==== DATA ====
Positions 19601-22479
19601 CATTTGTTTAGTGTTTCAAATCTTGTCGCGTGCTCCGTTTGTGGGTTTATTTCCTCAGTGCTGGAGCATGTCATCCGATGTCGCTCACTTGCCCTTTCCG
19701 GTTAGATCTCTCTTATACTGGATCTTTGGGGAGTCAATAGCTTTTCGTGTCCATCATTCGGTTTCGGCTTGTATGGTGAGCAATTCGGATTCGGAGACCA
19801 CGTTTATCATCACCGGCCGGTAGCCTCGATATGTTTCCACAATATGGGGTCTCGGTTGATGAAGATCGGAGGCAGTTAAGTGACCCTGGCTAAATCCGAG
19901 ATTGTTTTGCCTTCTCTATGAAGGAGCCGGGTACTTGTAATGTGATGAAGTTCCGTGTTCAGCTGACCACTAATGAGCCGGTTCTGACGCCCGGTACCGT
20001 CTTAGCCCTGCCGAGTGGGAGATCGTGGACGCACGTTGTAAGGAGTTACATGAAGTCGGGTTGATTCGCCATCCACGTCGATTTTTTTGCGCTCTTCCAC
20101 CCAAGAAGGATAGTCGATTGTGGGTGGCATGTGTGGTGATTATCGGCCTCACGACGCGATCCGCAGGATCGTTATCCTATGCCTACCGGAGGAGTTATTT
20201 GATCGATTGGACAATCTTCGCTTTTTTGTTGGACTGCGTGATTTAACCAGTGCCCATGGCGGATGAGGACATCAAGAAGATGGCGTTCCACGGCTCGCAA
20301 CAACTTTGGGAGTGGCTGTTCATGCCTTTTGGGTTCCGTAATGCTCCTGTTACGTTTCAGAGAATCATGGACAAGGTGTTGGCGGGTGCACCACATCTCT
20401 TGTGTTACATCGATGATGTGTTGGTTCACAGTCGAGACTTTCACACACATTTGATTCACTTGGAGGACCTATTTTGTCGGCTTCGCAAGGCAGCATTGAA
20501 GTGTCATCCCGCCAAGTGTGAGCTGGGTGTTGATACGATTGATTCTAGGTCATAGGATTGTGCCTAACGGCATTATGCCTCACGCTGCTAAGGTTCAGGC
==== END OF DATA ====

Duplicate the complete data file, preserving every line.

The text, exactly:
Positions 19601-22479
19601 CATTTGTTTAGTGTTTCAAATCTTGTCGCGTGCTCCGTTTGTGGGTTTATTTCCTCAGTGCTGGAGCATGTCATCCGATGTCGCTCACTTGCCCTTTCCG
19701 GTTAGATCTCTCTTATACTGGATCTTTGGGGAGTCAATAGCTTTTCGTGTCCATCATTCGGTTTCGGCTTGTATGGTGAGCAATTCGGATTCGGAGACCA
19801 CGTTTATCATCACCGGCCGGTAGCCTCGATATGTTTCCACAATATGGGGTCTCGGTTGATGAAGATCGGAGGCAGTTAAGTGACCCTGGCTAAATCCGAG
19901 ATTGTTTTGCCTTCTCTATGAAGGAGCCGGGTACTTGTAATGTGATGAAGTTCCGTGTTCAGCTGACCACTAATGAGCCGGTTCTGACGCCCGGTACCGT
20001 CTTAGCCCTGCCGAGTGGGAGATCGTGGACGCACGTTGTAAGGAGTTACATGAAGTCGGGTTGATTCGCCATCCACGTCGATTTTTTTGCGCTCTTCCAC
20101 CCAAGAAGGATAGTCGATTGTGGGTGGCATGTGTGGTGATTATCGGCCTCACGACGCGATCCGCAGGATCGTTATCCTATGCCTACCGGAGGAGTTATTT
20201 GATCGATTGGACAATCTTCGCTTTTTTGTTGGACTGCGTGATTTAACCAGTGCCCATGGCGGATGAGGACATCAAGAAGATGGCGTTCCACGGCTCGCAA
20301 CAACTTTGGGAGTGGCTGTTCATGCCTTTTGGGTTCCGTAATGCTCCTGTTACGTTTCAGAGAATCATGGACAAGGTGTTGGCGGGTGCACCACATCTCT
20401 TGTGTTACATCGATGATGTGTTGGTTCACAGTCGAGACTTTCACACACATTTGATTCACTTGGAGGACCTATTTTGTCGGCTTCGCAAGGCAGCATTGAA
20501 GTGTCATCCCGCCAAGTGTGAGCTGGGTGTTGATACGATTGATTCTAGGTCATAGGATTGTGCCTAACGGCATTATGCCTCACGCTGCTAAGGTTCAGGC